The surface topography minimises the contact area between the paint surface and solid particles of dirt and drops of water and also lowers the adhesive forces. Selfcleaning can be achieved by producing a hydrophobic microtextured surface from which dirt and water are easily removed. Coatings for the exteriors of buildings collect dirt and are difficult and costly to clean and considerable effort has been directed towards the development of self-cleaning coatings. The particles are typically hydrophobic. Coatings are typically based on partially fluorinated resins. and a polyurethane acrylic modified polysiloxane could produce a fivefold increase in lifetime. Fluorinated resins in architectural applications also provide excellent dirtreleasing properties. high gloss finishes are not possible with this technology. Hydrogenated epoxies and acrylic and polyurethane acrylic modified siloxanes show outstanding resistance to external weathering. in addition to superior durability.326 Chapter 11 Initial applications of silicon-based coatings were limited by the need to heat the films to ensure crosslinking. . and as a consequence.2 Self-cleaning Coatings.3. Self-cleaning effects can also be produced in coatings by the use of hydrophobic effects. containing perfluoropolyether (PFPE) blocks for durability and dirt shedding. One system uses silicone-modified crosslinkable hydroxy functional polyacrylate additives at levels of approximately 4% w/w to modify the surface tension of the coating. This has been termed the ‘Lotus Effect’1. This combination of effects produces the self-cleaning properties. 11. high surface area silicas (BET surface area from 50–200 m2 g ÿ1) and they can be used alone or in combination with other nano-sized particles to achieve the required balance of surface hydrophobicity. The structured surface produces increased diffusion of light. They are crosslinked with isocyanates through terminal hydroxyl groups. along with a hydrogenated component that offers solubility in conventional solvents. The surface texture is formed by very small particles secured on a carrier at the surface. Chapter 9). Organic–inorganic hybrid coatings have been developed based on polysiloxane resins with various organic modifications (cf. Ambient cure is now possible with a crosslinking mechanism based on the hydrolytic polycondensation of alkoxysilyl functional polyorganosiloxanes. The particles themselves have a fissured structure with a peak to trough height in the 50–200 nm range.2. Polysiloxanes with hydrogenated epoxy modifications outperform an aliphatic acrylic urethane (based on time to 50% gloss retention using a QUV-A weatherometer) by a factor of 3. In particular. such as Fluorobase Z1 (1). they reduce the polar component of the surface tension by up to 97% producing a highly hydrophobic surface that easily sheds water and dirt.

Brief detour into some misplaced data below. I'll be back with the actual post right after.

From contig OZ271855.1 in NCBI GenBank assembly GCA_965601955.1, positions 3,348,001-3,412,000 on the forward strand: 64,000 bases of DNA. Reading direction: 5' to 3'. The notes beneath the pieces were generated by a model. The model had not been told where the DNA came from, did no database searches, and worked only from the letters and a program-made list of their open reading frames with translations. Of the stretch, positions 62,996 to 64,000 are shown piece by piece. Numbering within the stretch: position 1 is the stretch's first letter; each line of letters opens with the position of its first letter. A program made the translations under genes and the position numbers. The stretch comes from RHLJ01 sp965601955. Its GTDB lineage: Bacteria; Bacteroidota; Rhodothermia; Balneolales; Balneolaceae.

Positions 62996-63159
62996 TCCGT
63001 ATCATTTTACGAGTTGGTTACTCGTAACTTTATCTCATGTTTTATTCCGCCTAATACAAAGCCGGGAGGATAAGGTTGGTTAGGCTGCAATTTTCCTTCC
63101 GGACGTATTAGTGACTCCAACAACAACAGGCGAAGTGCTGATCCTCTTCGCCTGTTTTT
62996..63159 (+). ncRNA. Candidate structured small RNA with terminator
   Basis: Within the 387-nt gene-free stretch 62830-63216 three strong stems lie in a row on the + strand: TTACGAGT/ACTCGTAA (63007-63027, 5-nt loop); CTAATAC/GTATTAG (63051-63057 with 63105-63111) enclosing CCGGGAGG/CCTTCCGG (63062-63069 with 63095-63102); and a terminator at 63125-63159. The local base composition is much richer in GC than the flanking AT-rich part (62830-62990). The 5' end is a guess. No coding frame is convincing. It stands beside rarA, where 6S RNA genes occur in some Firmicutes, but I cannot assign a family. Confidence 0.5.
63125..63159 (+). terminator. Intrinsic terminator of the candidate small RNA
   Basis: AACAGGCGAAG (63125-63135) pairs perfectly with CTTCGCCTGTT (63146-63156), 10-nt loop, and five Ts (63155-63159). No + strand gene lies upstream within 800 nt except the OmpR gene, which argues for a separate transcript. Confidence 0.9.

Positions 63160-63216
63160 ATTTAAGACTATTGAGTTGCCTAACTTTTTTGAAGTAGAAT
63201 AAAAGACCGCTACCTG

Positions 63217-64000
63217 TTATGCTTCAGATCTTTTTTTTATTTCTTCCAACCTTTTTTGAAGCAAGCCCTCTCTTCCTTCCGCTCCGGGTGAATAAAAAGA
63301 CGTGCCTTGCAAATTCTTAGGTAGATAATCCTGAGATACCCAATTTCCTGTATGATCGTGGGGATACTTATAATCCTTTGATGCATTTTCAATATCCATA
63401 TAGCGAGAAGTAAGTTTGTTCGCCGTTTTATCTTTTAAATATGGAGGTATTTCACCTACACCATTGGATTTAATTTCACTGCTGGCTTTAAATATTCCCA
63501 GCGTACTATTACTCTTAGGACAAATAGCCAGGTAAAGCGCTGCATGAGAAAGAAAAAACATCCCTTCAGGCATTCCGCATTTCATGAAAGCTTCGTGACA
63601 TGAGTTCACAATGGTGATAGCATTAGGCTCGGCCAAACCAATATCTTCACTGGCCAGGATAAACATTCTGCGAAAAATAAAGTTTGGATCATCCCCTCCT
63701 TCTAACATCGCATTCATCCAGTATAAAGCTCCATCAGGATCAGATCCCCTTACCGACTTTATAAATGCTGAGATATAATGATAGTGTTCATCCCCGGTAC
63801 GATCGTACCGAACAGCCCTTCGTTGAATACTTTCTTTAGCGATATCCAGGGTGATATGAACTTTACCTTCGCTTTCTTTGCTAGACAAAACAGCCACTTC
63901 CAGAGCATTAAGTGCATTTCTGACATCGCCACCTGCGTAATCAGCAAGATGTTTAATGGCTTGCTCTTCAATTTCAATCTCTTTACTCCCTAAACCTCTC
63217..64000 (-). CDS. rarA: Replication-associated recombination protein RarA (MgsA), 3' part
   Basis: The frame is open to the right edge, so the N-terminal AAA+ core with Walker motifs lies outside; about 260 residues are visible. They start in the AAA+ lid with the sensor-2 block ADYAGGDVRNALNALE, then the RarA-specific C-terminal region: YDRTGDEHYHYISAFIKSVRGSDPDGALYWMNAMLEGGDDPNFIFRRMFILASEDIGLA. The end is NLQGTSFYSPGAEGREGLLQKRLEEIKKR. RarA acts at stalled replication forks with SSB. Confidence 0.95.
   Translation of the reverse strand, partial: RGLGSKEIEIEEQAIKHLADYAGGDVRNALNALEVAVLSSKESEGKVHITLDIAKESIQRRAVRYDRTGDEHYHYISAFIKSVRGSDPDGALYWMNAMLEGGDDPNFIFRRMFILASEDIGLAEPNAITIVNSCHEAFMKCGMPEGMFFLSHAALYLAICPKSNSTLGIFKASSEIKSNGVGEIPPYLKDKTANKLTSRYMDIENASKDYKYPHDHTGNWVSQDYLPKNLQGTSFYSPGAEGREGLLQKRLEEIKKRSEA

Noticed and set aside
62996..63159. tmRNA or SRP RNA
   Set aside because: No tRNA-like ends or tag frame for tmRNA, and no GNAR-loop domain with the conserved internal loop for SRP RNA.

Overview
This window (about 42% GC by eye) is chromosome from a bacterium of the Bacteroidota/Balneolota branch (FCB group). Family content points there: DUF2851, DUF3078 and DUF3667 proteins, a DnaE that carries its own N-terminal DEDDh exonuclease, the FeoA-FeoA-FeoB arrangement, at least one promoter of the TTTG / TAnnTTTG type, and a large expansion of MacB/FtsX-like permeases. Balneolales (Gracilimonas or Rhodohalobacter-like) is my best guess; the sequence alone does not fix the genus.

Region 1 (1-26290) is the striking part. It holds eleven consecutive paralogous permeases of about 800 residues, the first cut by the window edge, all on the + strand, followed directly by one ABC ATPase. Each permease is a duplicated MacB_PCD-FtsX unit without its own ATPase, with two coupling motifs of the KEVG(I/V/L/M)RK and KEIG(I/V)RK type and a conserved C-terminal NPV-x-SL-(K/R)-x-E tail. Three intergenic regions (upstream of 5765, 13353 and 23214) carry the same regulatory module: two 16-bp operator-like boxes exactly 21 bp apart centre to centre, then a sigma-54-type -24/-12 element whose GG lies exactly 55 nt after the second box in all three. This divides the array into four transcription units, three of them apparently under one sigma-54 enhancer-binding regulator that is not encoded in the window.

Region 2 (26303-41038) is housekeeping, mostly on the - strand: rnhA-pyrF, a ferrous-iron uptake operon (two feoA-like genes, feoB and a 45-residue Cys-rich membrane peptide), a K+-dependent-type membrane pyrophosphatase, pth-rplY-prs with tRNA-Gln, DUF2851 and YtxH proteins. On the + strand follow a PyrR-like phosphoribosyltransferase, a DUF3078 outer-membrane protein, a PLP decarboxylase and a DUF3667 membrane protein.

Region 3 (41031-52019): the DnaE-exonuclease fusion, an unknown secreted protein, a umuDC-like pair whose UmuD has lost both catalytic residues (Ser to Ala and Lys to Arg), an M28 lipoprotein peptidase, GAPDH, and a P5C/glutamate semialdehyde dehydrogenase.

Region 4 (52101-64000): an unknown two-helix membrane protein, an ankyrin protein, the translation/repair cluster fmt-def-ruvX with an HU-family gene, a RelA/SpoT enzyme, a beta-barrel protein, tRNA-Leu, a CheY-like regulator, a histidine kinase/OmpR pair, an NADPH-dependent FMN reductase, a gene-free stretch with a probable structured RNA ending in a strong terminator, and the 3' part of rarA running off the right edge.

This is thought to arise from some limited mobility of the PFPE segments producing a surface layer enriched in fluorine compared with the bulk. ferrous ions are initially produced and later oxidise to brown ferric ions.2. thereby creating a corrosion cell. Protective coatings applied to steel can break down.3. The resulting ferrous editronate is a white compound and is easily washed off the paint by rain. Anti-staining agents.3 Rust Hiding Coatings. which appear as the familiar. In contact with an electrolyte. must have a solubility in water in the desired range. By adjusting the PVC and plasticiser level in the film. especially when subjected to mechanical abuse. in addition to being able to form white complexes with iron. Metal ions are formed at the anode and dissolve into the electrolyte. stress and surface contamination and by differences in composition.The Science and Art of Paint Formulation 327 The surface of the film is highly hydrophobic and of low surface energy.3 Anti-corrosive Paints Corrosion is an electrochemical process driven by a number of factors such as heterogeneities introduced at grain boundaries. unsightly rust stain. metals corrode when areas of higher potential behave as anodes and those of lower potential as cathodes. Coatings containing pigments such as calcium editronate are used to disguise rust staining. thus maintaining the appearance of the structure. 11. Once exposed. . the underlying steel will corrode resulting in unsightly rust staining of the coating.3. When steel rusts. the anti-staining compound can be released from the film at an appropriate rate to provide the required coating lifetime. 11. Calcium editronate (2) masks rust by reacting with the ferrous ions before they convert to ferric ions. Resin systems are typically high molecular weight acrylics.